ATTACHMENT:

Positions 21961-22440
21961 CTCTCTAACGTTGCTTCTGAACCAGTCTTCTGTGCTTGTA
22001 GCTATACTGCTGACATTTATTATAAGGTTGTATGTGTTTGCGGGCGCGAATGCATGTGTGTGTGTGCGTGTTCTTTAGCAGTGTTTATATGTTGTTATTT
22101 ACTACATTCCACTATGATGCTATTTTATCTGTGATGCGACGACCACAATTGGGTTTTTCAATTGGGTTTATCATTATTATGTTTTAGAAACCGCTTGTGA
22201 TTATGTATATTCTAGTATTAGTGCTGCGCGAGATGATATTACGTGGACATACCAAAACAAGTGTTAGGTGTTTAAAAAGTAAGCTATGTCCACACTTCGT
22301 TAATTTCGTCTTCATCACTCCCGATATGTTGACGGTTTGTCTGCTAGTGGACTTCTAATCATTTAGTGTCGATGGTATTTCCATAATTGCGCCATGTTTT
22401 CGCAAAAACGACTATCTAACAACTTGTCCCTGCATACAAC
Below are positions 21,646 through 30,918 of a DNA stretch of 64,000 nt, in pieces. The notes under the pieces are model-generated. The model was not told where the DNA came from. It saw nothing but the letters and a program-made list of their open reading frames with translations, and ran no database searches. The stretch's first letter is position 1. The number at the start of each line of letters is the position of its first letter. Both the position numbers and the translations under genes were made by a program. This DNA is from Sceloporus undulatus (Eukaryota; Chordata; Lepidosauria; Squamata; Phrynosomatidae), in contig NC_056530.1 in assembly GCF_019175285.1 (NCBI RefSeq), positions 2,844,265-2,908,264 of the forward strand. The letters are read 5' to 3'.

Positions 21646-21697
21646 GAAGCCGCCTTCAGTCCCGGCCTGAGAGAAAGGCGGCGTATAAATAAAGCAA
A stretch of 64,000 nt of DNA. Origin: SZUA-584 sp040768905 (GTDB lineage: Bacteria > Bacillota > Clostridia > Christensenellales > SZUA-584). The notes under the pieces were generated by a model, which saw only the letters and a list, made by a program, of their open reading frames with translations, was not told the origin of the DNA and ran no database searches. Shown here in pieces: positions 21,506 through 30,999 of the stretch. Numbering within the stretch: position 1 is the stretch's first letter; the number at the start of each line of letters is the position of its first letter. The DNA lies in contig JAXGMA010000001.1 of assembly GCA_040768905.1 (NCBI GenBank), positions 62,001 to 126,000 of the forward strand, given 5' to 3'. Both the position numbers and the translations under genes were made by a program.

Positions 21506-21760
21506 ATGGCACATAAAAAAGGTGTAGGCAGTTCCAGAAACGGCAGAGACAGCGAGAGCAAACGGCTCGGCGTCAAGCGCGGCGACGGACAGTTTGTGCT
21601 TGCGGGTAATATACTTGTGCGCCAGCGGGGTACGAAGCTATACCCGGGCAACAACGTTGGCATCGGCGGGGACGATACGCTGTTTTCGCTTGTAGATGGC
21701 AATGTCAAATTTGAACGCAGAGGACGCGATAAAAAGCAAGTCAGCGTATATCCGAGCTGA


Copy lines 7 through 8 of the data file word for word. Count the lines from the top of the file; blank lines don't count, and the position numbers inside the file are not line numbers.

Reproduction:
22401 CGCAAAAACGACTATCTAACAACTTGTCCCTGCATACAAC
Below are positions 21,646 through 30,918 of a DNA stretch of 64,000 nt, in pieces. The notes under the pieces are model-generated. The model was not told where the DNA came from. It saw nothing but the letters and a program-made list of their open reading frames with translations, and ran no database searches. The stretch's first letter is position 1. The number at the start of each line of letters is the position of its first letter. Both the position numbers and the translations under genes were made by a program. This DNA is from Sceloporus undulatus (Eukaryota; Chordata; Lepidosauria; Squamata; Phrynosomatidae), in contig NC_056530.1 in assembly GCF_019175285.1 (NCBI RefSeq), positions 2,844,265-2,908,264 of the forward strand. The letters are read 5' to 3'.